The transition to ICD-10 is going to be a big change for every practice. ICD-9 has been around probably as long as you've been doing your job, and changing old habits can be a challenge. Luckily there is still plenty of time to get your staff on track with the change as the deadline for the switch is October of 2015. Having a successful transition to ICD-10 is going to affect how quickly you're getting paid, so it's important to have the proper plan of attack in place so that you don't see a hit to your bottom line.
It's also possible that the switch to ICD-10 could affect your practice's workflow. EHR systems that have ICD-10 coding built into the software is going to be a great way to help get your staff up to speed with the changes and decrease the slowdown in your workflow. Setting up a training plan, having all your resources lined up, and a software that has your back is going to help ease the transition.
EHR Systems: 3 Things to Consider When Transitioning to ICD-10
Everyone in your office is going to have to be up to speed with ICD-10 changes. While it might be more important for certain people in your office (like your billers) to have the most knowledge, it's still good to keep everyone up-to-date. Having a training timeline in place is important because you can't have your staff taking time away from patients during the day to focus on ICD-10. It's something that will have to be done on top of their daily routine.
Utilizing online training materials is a great way to help get your staff up to speed. Your staff will be able to work the training into their own schedules and keep up with it at their own pace.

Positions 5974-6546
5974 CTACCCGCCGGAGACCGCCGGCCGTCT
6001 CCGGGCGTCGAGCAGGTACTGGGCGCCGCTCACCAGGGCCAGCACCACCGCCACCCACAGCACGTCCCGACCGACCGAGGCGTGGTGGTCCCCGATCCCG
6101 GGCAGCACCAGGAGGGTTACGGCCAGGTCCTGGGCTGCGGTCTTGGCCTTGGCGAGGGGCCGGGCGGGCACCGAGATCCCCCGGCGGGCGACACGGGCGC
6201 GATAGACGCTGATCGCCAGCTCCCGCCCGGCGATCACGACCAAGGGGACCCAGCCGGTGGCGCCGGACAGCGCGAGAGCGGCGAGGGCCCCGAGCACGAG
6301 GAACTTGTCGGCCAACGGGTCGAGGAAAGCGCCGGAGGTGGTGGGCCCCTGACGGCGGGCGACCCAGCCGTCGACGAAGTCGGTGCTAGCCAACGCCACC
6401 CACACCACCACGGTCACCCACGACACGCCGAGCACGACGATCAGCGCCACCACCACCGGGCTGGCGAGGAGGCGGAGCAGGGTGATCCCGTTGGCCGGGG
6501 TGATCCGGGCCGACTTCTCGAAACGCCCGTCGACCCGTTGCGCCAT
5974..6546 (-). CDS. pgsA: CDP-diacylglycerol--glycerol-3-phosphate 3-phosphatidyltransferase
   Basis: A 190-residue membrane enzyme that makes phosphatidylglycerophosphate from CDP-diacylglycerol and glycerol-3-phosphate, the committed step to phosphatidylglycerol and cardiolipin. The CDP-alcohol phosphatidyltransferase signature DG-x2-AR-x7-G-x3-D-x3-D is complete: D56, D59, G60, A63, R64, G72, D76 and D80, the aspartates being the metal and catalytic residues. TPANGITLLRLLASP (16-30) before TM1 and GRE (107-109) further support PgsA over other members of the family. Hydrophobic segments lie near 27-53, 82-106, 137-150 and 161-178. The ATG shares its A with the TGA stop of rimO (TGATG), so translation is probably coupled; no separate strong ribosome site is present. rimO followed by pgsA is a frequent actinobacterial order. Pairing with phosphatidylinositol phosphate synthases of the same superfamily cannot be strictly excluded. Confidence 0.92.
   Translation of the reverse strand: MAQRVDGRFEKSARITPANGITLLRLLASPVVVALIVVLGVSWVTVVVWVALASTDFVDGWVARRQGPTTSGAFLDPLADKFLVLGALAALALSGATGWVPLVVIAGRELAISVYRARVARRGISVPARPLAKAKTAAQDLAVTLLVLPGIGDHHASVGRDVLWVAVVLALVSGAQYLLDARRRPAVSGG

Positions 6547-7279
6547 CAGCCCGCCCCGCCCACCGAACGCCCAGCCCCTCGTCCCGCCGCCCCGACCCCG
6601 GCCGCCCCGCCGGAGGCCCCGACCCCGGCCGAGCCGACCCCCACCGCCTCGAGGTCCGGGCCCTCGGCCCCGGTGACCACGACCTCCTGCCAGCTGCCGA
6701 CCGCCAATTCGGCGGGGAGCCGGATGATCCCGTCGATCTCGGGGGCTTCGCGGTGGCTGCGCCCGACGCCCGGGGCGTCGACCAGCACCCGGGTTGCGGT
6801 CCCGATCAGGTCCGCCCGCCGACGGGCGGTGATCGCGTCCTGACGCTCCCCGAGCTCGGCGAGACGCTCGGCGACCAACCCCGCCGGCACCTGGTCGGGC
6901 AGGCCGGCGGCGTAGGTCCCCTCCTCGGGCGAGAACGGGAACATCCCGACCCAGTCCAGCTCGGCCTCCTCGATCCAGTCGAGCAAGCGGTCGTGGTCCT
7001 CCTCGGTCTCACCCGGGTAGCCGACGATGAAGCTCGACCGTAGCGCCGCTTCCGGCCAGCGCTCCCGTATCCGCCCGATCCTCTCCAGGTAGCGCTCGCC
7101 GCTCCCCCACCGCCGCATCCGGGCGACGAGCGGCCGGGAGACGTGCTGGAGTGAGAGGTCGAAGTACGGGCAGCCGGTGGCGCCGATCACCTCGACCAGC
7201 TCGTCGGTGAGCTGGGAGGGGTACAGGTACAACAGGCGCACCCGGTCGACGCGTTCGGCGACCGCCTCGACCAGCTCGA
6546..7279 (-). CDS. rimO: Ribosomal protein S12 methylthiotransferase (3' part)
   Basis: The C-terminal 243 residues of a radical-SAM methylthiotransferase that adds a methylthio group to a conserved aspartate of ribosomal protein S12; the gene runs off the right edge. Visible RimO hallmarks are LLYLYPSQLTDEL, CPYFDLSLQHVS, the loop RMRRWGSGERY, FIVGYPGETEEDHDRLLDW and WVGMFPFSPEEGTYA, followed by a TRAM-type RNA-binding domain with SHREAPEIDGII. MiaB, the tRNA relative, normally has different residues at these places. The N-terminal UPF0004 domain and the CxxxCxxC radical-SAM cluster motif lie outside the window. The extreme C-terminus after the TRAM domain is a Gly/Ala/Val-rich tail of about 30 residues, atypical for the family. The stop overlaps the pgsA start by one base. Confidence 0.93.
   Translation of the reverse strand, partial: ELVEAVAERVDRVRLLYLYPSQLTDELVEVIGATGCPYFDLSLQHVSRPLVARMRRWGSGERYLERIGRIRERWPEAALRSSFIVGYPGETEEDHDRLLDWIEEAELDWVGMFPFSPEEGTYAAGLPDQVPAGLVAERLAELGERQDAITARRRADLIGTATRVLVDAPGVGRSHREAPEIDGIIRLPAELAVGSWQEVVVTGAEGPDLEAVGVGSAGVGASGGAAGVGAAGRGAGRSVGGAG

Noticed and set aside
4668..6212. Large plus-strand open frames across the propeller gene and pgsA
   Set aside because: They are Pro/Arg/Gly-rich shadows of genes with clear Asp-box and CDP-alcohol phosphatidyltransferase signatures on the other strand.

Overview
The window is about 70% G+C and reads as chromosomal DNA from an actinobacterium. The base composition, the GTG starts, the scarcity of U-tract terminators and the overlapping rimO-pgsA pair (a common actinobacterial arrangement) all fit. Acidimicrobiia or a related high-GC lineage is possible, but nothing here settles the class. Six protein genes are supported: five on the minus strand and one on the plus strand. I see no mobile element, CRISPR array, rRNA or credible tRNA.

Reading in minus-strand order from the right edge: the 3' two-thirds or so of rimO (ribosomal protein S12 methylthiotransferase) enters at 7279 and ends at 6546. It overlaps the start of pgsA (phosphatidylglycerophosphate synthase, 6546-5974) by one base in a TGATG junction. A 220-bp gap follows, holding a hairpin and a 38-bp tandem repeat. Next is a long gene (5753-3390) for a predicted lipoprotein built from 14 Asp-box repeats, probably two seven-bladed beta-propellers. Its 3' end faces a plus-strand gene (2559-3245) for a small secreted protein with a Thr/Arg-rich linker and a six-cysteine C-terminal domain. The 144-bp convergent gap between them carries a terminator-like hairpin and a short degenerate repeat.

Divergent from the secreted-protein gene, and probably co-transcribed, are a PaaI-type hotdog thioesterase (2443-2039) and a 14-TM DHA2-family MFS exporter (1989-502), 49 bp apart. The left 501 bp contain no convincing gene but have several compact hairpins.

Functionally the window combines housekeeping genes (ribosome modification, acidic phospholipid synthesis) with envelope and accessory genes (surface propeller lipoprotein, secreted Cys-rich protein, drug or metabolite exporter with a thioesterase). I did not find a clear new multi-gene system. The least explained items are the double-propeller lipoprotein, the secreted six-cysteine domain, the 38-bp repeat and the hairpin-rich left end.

Do you use a practice management and EHR system in your practice? Is the system ready to help you make the ICD-10 transition easier, or is it only programmed for ICD-9 codes? There is a chance that you might have to purchase the latest upgrades to the system in order to keep up with the changes and keep your office running smoothly. Make sure you start the discussion with you vendor now so that you don't hit any bumps in the road. You might have to add additional staff to your team or adjust your schedule in order to keep up with your patient flow while everyone gets used to the new system. Being on top of these changes ahead of time is key to making sure you have the resources lined up to make the change.
If you're practice isn't up to par when the change rolls out your payments could take a hit while your staff catches up on learning ICD-10, so be prepared for it. The chance of errors at the beginning is going to be pretty high along with decreased productivity cause by the learning curve could both impact your bottom line. As long as your staff is putting in the hours and effort to learning the new system ahead of time, it will pay off in the long run and make things easier on everyone!